Growing up in Connecticut, Julia Boland was the first in her family to grab the newspaper on Sunday mornings. It wasn’t local news or comics that piqued her interest; instead, a young Boland pored over the featured floor plans in the real estate section. “In retrospect, it makes sense I ended up in real estate,” says Boland, a Corcoran associate broker.
When she moved to New York City in the ’90s, she had a brief stint in the fashion industry before pivoting to real estate in 2001. In the years since, Boland has built up an expansive repertoire — developing high-end new builds and selling historic brownstones; assisting nervous new buyers, major investors and life-long renters. She’s established herself as an expert in Northern Manhattan real estate and a philanthropic force in her Central Harlem neighborhood.
Boland discloses which amenity is most over-rated in a building, shares some of her favorite things about Harlem and offers advice for buyers considering the neighborhood.
INHABIT: You’ve had a lifelong interest in real estate. Did things click into place when you became a broker?
Boland: It actually took me a bit to find my footing in the industry. I definitely wasn’t “Rookie of the Year” or anything like that. But as I built up a body of knowledge, I began to take on more of an advisory role. Being able to offer clients a rich, complex understanding of the industry is more crucial than ever.
Boland: Technology is profoundly disrupting the profession of the real estate broker. I’m afraid consumers misunderstand the role and are subsequently getting the short shrift here. Yes, you can go online and find a property yourself. But you can never replace that in-depth local and historical knowledge a seasoned broker has.
A good one will be able to answer key questions: How does this building fit within the neighborhood? What are the trends coming up, and where will this building sit in the next five to 10 years? That’s really critical. The best advice I can give is get a good broker. The second-best piece of advice is that it doesn’t matter how much money you have, you’re not going to get everything you want. Come up with a top three.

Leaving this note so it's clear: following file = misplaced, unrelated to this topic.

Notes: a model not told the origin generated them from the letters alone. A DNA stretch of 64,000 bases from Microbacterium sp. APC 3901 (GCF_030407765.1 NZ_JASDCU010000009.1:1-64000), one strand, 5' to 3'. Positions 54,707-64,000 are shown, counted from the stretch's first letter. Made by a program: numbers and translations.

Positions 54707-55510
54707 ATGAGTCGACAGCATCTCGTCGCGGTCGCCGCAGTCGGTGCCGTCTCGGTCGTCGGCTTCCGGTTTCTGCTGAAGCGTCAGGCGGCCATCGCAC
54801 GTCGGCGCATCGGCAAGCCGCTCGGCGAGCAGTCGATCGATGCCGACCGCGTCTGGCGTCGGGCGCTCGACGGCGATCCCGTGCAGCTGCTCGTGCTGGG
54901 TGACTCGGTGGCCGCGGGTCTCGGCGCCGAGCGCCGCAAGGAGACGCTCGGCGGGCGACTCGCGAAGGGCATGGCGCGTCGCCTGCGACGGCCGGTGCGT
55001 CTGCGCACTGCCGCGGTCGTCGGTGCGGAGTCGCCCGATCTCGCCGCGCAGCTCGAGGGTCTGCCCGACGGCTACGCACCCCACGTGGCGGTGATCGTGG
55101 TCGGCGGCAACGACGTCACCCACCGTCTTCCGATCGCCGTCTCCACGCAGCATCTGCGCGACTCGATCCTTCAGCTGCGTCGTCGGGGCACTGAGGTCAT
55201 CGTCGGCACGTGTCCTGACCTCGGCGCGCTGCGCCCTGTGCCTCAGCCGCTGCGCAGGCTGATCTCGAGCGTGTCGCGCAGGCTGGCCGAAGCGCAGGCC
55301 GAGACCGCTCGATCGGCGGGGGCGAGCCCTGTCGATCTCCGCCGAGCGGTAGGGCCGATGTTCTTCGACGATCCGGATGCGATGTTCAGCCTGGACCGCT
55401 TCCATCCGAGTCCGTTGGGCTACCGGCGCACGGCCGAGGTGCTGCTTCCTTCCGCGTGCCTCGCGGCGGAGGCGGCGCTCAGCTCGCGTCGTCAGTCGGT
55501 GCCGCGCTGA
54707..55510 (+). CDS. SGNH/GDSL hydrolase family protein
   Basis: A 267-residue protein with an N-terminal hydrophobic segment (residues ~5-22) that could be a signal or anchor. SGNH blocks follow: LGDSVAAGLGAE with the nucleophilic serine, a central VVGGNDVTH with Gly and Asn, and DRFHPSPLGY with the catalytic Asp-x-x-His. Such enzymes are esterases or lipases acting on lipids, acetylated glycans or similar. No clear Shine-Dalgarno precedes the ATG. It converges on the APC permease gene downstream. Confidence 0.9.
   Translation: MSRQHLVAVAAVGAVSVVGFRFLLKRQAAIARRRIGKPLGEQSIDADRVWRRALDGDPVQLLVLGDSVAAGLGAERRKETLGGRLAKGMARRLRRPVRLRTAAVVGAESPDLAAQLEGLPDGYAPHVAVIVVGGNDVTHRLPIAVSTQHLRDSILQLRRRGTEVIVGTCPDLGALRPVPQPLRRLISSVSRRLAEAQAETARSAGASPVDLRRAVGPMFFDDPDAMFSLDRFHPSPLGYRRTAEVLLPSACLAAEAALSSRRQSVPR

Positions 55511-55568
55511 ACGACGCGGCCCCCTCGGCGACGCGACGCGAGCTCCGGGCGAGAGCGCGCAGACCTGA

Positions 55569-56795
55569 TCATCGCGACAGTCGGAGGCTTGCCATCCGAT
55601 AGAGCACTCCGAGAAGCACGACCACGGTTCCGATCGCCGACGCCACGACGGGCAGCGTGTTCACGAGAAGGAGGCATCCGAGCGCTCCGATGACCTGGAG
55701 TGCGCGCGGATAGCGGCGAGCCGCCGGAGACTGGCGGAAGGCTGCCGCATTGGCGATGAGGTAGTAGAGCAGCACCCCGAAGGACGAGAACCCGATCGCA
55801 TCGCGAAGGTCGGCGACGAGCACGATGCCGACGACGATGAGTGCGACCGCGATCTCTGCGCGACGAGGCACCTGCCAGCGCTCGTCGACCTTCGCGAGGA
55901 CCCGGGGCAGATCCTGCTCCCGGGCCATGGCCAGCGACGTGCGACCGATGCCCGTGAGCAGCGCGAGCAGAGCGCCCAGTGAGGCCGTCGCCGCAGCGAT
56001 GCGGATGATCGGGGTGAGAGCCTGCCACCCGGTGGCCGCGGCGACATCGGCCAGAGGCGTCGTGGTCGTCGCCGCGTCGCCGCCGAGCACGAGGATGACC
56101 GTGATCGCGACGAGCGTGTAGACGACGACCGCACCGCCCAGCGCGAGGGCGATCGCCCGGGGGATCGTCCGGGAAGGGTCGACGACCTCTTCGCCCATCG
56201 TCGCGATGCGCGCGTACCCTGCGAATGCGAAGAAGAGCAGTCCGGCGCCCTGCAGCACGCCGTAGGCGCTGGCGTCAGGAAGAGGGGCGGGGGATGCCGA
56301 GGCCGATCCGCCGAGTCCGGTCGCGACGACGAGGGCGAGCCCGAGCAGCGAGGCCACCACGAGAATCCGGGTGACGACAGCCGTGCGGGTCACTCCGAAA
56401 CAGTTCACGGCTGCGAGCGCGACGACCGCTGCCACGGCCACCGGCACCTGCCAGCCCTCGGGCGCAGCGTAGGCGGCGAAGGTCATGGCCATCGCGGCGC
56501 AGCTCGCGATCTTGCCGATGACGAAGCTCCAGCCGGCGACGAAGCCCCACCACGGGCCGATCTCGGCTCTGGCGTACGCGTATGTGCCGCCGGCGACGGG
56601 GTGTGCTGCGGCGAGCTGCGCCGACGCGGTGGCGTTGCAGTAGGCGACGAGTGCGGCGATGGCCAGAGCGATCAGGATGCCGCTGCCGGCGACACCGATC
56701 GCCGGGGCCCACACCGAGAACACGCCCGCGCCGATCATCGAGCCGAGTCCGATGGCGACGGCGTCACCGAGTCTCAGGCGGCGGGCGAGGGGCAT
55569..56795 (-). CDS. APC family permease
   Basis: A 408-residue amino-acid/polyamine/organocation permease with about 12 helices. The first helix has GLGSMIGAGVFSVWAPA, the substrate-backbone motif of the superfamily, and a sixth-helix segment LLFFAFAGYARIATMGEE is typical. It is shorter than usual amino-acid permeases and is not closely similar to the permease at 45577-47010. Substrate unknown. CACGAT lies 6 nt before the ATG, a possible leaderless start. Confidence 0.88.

Boland: Private outdoor space! If you’re buying a trophy property, you’re going to want that outdoor space because that’s part of the glam factor. But for most people, I’d suggest looking for a building that has well-done communal outdoor space. That way, you don’t have to handle maintenance, but it’s there when you need it.
INHABIT: In 2004, you moved to Harlem from the Upper West Side. What’s one of your favorite Harlem traditions?
Boland: Every summer, the city allows blocks to apply for a permit to shut down to traffic for a day. Up here, neighbors come tumbling out onto the street with grills, music, lawn chairs and umbrellas. The fire department opens a hydrant. My son grew up with these warm, openhearted celebrations.
INHABIT: You recently founded and now serve as the president of the Morningside Park Conservancy. How did that come about?
Boland: This part of town was built for the merchant classes back in the 1800s, so you get beautiful pre-war architecture, wide streets and a much more human scale. It’s also way less crowded than downtown. For investors, I think the real key is that there are so many buildings with tax abatements, which keeps your monthly carry low. First time buyers will find what I call “bare-bones luxuries,” things like 24-hour doormen, but not the amenities that really drive up common charges, like pools. Interest rates continue to be incredibly low, and buyers up here are negotiable. There are a lot of good deals to be had.
Boland: I’m more of a curator than a collector. I don’t have a lot, but I have exactly what I like. Instead of a regular flatware, I have silver. I don’t have glasses, I have Waterford crystal. The stuff I surround myself with has to be beautiful and it has to make me happy. I was a “spark joy” gal long before Marie Kondo.
Boland: My son and our dog Rufus.